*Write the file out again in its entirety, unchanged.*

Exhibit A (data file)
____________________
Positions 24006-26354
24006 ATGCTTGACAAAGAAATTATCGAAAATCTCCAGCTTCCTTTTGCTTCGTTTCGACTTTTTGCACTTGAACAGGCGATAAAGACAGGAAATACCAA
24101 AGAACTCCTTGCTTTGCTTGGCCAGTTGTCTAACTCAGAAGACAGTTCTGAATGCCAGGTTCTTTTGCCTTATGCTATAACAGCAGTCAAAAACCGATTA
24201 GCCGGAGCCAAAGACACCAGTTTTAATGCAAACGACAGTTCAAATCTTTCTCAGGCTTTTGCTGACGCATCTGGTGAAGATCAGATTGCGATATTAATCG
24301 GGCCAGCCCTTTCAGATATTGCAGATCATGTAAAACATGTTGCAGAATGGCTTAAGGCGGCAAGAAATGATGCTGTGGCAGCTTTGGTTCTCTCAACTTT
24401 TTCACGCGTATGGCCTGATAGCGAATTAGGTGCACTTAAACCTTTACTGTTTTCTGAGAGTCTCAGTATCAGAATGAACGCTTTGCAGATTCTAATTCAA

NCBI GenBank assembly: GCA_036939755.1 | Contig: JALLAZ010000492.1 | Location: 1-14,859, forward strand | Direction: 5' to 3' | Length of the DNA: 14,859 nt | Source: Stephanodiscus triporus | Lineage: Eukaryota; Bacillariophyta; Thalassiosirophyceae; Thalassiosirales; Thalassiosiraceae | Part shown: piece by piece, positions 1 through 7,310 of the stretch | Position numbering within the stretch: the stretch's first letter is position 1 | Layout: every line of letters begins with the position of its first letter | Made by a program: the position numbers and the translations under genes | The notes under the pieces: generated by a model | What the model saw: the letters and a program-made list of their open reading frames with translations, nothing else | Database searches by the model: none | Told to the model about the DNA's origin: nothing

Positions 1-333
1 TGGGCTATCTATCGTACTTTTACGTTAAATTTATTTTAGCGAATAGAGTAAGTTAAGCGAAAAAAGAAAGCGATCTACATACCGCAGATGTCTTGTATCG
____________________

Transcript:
Positions 24006-26354
24006 ATGCTTGACAAAGAAATTATCGAAAATCTCCAGCTTCCTTTTGCTTCGTTTCGACTTTTTGCACTTGAACAGGCGATAAAGACAGGAAATACCAA
24101 AGAACTCCTTGCTTTGCTTGGCCAGTTGTCTAACTCAGAAGACAGTTCTGAATGCCAGGTTCTTTTGCCTTATGCTATAACAGCAGTCAAAAACCGATTA
24201 GCCGGAGCCAAAGACACCAGTTTTAATGCAAACGACAGTTCAAATCTTTCTCAGGCTTTTGCTGACGCATCTGGTGAAGATCAGATTGCGATATTAATCG
24301 GGCCAGCCCTTTCAGATATTGCAGATCATGTAAAACATGTTGCAGAATGGCTTAAGGCGGCAAGAAATGATGCTGTGGCAGCTTTGGTTCTCTCAACTTT
24401 TTCACGCGTATGGCCTGATAGCGAATTAGGTGCACTTAAACCTTTACTGTTTTCTGAGAGTCTCAGTATCAGAATGAACGCTTTGCAGATTCTAATTCAA

NCBI GenBank assembly: GCA_036939755.1 | Contig: JALLAZ010000492.1 | Location: 1-14,859, forward strand | Direction: 5' to 3' | Length of the DNA: 14,859 nt | Source: Stephanodiscus triporus | Lineage: Eukaryota; Bacillariophyta; Thalassiosirophyceae; Thalassiosirales; Thalassiosiraceae | Part shown: piece by piece, positions 1 through 7,310 of the stretch | Position numbering within the stretch: the stretch's first letter is position 1 | Layout: every line of letters begins with the position of its first letter | Made by a program: the position numbers and the translations under genes | The notes under the pieces: generated by a model | What the model saw: the letters and a program-made list of their open reading frames with translations, nothing else | Database searches by the model: none | Told to the model about the DNA's origin: nothing

Positions 1-333
1 TGGGCTATCTATCGTACTTTTACGTTAAATTTATTTTAGCGAATAGAGTAAGTTAAGCGAAAAAAGAAAGCGATCTACATACCGCAGATGTCTTGTATCG